Closing costs can be confusing.
Not only do they cost you an additional few thousand dollars come closing day; they also cover fees and expenses you’ve likely never heard of, making them even more perplexing for a first-time buyer.
But knowing what your closing costs will come out to – at least a roughly, is crucial to a smooth home buying process (not to mention ensuring you have enough money to make it happen.)
So what can you expect to pay on closing day? Let’s break it down.
Estimated Closing Costs
While there’s no way to tell you exactly what your closing costs will be, as that depends on your home’s price and the deal you’ve negotiated with the seller, by most accounts, they’ll amount to around 2 to 5 percent of the total purchase price. If you’re buying a $200,000 home, that’s between $4,000 and $10,000.
Here are some of the fees that may be included in that:
- Application fee, for the lender who processed your loan application
- Survey fee, charged by your city or county – whichever records your land records and deeds
- Closing fee, paid to the title or escrow company handling your closing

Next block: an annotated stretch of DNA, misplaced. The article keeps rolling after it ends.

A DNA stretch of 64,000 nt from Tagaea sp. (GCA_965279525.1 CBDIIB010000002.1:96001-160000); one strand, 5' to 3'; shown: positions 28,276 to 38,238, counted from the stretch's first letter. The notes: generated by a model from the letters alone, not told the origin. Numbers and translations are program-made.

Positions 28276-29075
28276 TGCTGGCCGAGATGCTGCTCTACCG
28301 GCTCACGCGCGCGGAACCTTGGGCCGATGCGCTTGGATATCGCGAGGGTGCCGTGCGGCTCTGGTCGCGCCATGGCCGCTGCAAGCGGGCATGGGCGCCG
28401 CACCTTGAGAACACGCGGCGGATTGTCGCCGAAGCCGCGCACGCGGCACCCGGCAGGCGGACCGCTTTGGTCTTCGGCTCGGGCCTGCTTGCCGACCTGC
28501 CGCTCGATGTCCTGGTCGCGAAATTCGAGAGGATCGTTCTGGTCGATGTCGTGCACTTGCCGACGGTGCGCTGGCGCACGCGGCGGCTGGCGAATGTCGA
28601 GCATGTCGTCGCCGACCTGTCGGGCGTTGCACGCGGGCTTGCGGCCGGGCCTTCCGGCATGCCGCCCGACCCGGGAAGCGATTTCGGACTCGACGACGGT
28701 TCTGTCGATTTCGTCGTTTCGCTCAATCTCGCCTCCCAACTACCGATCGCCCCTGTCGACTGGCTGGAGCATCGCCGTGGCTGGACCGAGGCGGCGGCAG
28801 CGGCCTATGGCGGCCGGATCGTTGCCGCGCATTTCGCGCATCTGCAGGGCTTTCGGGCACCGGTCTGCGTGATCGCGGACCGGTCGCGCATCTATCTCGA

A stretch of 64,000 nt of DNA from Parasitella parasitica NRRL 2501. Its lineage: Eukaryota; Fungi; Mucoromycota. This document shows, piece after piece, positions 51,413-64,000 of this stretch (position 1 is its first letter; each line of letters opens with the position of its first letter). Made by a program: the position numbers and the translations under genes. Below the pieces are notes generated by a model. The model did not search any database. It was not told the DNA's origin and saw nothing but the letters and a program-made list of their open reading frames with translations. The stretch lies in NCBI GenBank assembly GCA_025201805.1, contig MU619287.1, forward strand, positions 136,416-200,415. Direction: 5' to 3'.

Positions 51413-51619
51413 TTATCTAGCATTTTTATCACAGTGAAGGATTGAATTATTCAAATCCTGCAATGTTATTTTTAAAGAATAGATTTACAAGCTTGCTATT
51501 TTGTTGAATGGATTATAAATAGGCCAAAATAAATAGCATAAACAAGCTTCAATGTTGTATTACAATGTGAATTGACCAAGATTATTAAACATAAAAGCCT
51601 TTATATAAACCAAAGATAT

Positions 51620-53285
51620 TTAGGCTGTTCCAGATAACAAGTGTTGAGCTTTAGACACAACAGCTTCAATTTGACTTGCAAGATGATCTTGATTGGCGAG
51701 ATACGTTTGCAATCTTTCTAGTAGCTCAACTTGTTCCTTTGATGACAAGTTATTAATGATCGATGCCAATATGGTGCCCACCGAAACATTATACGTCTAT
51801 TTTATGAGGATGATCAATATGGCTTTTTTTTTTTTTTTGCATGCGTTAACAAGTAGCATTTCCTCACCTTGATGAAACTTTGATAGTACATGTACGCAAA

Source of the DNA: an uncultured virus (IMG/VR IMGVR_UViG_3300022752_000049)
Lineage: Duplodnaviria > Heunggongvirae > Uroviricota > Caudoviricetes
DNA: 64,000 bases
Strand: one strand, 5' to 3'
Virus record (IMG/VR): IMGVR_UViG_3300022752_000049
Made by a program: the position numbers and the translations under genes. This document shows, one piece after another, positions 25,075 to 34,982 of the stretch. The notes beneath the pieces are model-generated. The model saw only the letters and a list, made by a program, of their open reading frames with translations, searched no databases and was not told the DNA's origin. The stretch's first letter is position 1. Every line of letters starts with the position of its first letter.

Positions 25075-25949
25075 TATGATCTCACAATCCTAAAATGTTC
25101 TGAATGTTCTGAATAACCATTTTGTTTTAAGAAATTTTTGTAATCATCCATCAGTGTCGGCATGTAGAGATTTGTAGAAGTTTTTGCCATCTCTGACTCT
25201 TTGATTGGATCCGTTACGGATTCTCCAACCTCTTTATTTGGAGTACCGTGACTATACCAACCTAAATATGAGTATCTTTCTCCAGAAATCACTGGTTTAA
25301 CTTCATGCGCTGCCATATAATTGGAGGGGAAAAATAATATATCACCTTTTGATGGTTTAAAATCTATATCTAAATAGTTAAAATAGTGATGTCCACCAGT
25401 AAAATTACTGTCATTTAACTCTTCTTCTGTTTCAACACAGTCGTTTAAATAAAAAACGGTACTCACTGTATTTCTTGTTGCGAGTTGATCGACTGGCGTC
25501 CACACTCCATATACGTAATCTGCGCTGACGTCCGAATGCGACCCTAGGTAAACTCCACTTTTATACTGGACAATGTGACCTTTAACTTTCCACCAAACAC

- Origination and underwriting fees, to cover administrative costs for the lender originating your loan
- Appraisal, to ensure you’re buying a home at fair market value
- Survey fee, to confirm your property lines and fences
- Property taxes, if taxes are due within 60 days of your purchase
- Courier fee, if documents need to be transported between locations
- Attorney fee, if your state requires your purchase documents be reviewed by an attorney
- HOA transfer fees, if your property is in a neighborhood with a Homeowner’s Association in place
- Title insurance, to protect the lender from title-related problems
- Points, essentially prepaid interest payments on your loan
- PMI or Private Mortgage Insurance, which is required if you’re putting less than 20 percent down
- Transfer taxes, or the tax charged when the home changes owners
There are a few other charges you may incur depending on details of your home purchase. If you have an FHA loan, you’ll need to pay the Up-front Mortgage Insurance Premium, which equals 1.75 percent of your loan. You will also likely need to cover the costs of a home inspection, though these are often paid outside of your closing transaction to a third-party provider.
Closing Costs Aren’t Set in Stone
Remember, like anything in real estate, closing costs are negotiable. If you’re worried about costs, talk to your real estate agent about negotiating with the seller on your behalf. They may be willing to cover some of the expenses to ensure the deal goes through.